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J Infect Dis. 2013 Apr 15;207(8):1270-80. doi: 10.1093/infdis/jit031. Epub 2013 Jan 16.

Leptin mediates the pathogenesis of severe 2009 pandemic influenza A(H1N1) infection associated with cytokine dysregulation in mice with diet-induced obesity.

Author information

1
Carol Yu Centre for Infection and Division of Infectious Diseases, Department of Microbiology, University of Hong Kong, Queen Mary Hospital, Pokfulam Rd, Pokfulam, Hong Kong SAR, China.

Abstract

BACKGROUND:

Obesity is associated with a high circulating leptin level and severe 2009 pandemic influenza A virus subtype H1N1 (A[H1N1]pdm09) infection. The mechanism for severe lung injury in obese patients and the specific treatment strategy remain elusive.

METHOD:

We studied the pathogenesis of A(H1N1)pdm09 infection in a mouse model of diet-induced obesity.

RESULTS:

Obese mice had significantly higher initial pulmonary viral titer and mortality after challenge with A(H1N1)pdm09, compared with age-matched lean mice. Compared with lean mice, obese mice had heightened proinflammatory cytokine and chemokine levels and more severe pulmonary inflammatory damage. Furthermore, obese mice had a higher preexisting serum leptin level but a lower preexisting adiponectin level. Recombinant mouse leptin increased the interleukin 6 (IL-6) messenger RNA expression in mouse single-lung-cell preparations, mouse macrophages, and mouse lung epithelial cell lines infected with A(H1N1)pdm09. Administration of anti-leptin antibody improved the survival of infected obese mice, with associated reductions in pulmonary levels of the proinflammatory cytokines IL-6 and interleukin 1β but not the pulmonary viral titer.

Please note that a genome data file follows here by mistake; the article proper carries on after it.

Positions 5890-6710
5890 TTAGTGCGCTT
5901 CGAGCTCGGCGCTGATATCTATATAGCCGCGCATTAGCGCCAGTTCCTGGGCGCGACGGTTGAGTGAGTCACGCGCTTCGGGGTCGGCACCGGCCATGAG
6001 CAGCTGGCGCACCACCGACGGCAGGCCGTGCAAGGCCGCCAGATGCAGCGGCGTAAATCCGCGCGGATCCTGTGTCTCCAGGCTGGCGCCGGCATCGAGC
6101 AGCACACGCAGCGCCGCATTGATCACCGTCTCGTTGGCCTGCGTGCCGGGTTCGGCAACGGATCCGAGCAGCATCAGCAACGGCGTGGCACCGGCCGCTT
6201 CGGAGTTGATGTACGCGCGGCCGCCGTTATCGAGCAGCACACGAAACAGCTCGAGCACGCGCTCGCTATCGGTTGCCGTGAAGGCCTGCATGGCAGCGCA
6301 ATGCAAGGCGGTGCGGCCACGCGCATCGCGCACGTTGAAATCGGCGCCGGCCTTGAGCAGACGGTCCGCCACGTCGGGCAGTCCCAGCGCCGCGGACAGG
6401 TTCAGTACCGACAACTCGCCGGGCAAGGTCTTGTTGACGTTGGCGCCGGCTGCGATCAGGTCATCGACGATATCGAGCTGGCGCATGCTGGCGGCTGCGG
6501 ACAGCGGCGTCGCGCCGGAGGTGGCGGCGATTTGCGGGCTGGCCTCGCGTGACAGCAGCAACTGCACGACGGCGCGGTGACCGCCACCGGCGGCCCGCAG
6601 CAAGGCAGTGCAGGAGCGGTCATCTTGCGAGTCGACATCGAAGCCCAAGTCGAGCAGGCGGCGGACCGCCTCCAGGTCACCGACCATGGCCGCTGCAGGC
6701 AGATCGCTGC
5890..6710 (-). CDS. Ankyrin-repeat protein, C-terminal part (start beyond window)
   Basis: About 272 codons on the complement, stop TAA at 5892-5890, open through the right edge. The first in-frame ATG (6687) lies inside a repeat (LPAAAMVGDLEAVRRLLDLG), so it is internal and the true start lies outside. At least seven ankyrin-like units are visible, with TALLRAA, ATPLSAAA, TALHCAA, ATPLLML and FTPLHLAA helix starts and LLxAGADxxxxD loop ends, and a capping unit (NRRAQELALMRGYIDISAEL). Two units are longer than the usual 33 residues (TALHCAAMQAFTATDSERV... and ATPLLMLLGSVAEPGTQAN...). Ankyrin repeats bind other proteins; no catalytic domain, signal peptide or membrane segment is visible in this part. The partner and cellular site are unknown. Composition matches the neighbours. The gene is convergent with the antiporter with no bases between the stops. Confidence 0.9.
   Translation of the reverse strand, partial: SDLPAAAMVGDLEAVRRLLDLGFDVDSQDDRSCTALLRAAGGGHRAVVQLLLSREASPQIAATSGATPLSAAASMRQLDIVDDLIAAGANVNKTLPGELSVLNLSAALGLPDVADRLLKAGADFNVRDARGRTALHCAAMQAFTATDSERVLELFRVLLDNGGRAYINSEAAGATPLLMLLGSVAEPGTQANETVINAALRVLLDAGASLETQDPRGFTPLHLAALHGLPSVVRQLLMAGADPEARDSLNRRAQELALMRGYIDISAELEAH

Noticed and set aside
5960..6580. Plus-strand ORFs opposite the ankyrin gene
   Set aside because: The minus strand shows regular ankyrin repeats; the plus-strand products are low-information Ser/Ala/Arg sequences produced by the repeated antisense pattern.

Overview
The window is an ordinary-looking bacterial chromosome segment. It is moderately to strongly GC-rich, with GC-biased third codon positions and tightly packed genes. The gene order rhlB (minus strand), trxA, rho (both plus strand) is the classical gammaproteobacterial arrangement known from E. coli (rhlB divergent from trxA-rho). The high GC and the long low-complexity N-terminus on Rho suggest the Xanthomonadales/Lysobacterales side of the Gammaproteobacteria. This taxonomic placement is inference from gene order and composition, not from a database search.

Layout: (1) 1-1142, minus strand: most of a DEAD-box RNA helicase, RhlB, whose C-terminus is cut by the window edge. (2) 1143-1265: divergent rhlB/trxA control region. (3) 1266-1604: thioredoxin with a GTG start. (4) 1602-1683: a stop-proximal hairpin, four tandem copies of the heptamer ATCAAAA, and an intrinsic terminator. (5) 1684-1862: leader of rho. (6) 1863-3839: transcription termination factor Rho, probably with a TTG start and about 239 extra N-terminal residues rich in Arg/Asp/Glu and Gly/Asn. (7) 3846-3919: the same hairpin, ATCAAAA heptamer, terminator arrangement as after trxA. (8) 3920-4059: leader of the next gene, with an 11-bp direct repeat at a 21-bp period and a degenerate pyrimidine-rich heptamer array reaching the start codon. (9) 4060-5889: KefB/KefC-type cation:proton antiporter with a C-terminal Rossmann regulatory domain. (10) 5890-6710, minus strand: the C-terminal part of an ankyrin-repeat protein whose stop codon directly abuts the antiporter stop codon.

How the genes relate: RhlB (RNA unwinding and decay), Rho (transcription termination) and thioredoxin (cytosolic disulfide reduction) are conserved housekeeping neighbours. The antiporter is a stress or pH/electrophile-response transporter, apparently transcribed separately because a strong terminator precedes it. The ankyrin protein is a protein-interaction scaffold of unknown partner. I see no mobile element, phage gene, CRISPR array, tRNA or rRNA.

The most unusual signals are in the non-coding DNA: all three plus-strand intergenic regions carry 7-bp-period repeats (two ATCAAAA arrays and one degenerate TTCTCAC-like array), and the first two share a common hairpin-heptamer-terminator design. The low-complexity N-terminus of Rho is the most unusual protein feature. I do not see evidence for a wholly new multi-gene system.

CONCLUSIONS:

Our findings suggest that preexisting high levels of circulating leptin contribute to the development of severe lung injury by A(H1N1)pdm09 in mice with diet-induced obesity. The therapeutic strategy of leptin neutralization for the reduction of proinflammatory responses and pulmonary damage in obese patients warrants further investigations.

PMID:
23325916
DOI:
10.1093/infdis/jit031
[Indexed for MEDLINE]

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